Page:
The decade's most triggering comedy
The Obama White House, President Trump allegedly told author Doug Wead, was engaged in a “treasonous” act when it was “spying on my campaign.”
“What they did was treasonous, OK? It was treasonous,” Trump told Wead in comments reported by the Washington Examiner and included in Wead’s upcoming book, “Inside Trump’s White House: The Real Story of His Presidency.”
“The interesting thing out of all of this is that we caught them spying on the election,” said Trump. “They were spying on my campaign. So you know? What is that all about? I have never ever said this, but truth is, they got caught spying. They were spying. Obama.”
Trump’s accusation echoes the language of Attorney General William Barr, who famously described the Obama administration’s surveillance of Trump associates as “spying” before slightly walking back the claim.
“I think spying did occur,” Barr told congressional investigators in testimony in April. “But the question is whether it was predicated — adequately predicated. I’m not suggesting it wasn’t adequately predicated, but I need to explore that. I think it’s my obligation. Congress is usually very concerned about intelligence agencies and law enforcement agencies staying in their proper lane.”
Trump, who has blasted Obama repeatedly in the past for “tapping his wires,” told Wead that evidence has since proven that he was correct about them “spying” on him — and suggested that his administration has since discovered that it was even worse than they initially thought.
“It turned out I was right. By the way,” Trump told the author. “In fact, what I said was peanuts compared to what they did. They were spying on my campaign. They got caught and they said, ‘Oh we were not spying. It was actually an investigation.’ Can you imagine an administration investigating its political opponents?”
Trump also blasted the years-long Russian “collusion” investigation, which ended in Special Counsel Robert Mueller debunking the claim, as something that deeply undercut his presidency.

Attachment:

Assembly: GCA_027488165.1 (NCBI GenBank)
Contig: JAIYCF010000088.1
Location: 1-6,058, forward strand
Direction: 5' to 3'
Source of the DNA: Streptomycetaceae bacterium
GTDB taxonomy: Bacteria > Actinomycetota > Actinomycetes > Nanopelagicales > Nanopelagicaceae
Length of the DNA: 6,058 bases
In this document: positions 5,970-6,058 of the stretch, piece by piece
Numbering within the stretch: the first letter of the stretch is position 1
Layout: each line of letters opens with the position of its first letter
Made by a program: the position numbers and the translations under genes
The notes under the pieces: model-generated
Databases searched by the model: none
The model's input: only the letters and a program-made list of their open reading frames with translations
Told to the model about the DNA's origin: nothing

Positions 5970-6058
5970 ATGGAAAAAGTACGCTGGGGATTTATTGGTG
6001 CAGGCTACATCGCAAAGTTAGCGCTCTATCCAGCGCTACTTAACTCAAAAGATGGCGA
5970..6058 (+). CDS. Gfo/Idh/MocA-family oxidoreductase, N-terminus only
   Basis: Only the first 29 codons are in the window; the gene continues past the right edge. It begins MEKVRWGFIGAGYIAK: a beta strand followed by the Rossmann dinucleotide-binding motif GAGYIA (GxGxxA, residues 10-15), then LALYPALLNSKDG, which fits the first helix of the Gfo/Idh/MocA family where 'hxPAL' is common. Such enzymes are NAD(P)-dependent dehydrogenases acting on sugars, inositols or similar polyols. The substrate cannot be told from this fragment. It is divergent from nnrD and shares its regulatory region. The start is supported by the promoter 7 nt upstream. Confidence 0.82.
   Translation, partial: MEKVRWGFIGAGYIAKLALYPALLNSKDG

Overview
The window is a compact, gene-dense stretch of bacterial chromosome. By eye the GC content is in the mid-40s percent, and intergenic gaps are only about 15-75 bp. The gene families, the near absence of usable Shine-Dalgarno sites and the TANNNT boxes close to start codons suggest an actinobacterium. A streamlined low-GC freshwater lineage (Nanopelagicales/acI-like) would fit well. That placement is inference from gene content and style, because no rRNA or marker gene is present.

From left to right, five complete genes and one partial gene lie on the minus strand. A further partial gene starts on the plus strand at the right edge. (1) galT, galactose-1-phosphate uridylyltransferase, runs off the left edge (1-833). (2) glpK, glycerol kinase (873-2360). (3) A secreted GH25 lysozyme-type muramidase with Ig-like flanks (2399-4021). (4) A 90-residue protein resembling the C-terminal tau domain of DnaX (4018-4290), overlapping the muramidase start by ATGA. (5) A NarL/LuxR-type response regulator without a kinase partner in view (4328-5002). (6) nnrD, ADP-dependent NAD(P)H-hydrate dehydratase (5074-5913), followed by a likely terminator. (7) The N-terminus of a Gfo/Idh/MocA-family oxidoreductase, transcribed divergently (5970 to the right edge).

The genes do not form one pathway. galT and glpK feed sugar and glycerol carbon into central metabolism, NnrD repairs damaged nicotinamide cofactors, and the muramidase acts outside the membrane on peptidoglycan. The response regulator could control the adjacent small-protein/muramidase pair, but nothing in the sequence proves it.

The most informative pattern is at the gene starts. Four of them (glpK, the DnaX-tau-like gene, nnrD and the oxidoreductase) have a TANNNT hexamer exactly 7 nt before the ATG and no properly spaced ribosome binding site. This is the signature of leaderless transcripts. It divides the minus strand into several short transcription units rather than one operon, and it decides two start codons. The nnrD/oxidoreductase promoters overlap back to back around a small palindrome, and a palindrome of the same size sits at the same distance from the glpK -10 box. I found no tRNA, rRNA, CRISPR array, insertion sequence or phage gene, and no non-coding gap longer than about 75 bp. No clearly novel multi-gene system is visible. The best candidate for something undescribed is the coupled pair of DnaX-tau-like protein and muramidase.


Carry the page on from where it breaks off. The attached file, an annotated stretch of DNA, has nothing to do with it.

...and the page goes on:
The “spying” comments from Trump are particularly timely as The New York Times reported Thursday that the Justice Department’s review into the origins of the Russia “collusion” investigation has officially become a “criminal investigation.”
“Justice Department officials have shifted an administrative review of the Russia investigation closely overseen by Attorney General William P. Barr to a criminal inquiry, according to two people familiar with the matter,” the Times reported Thursday. “The move gives the prosecutor running it, John H. Durham, the power to subpoena for witness testimony and documents, to convene a grand jury and to file criminal charges.”
The Times, like many of its fellow left-leaning mainstream media outlets, has framed the development in terms of Trump using “the typically independent Justice Department as a tool to be wielded against his political enemies.”
“The opening of a criminal investigation is likely to raise alarms that Mr. Trump is using the Justice Department to go after his perceived enemies,” the Times reported. “Mr. Trump fired James B. Comey, the F.B.I. director under whose watch agents opened the Russia inquiry, and has long assailed other top former law enforcement and intelligence officials as partisans who sought to block his election.”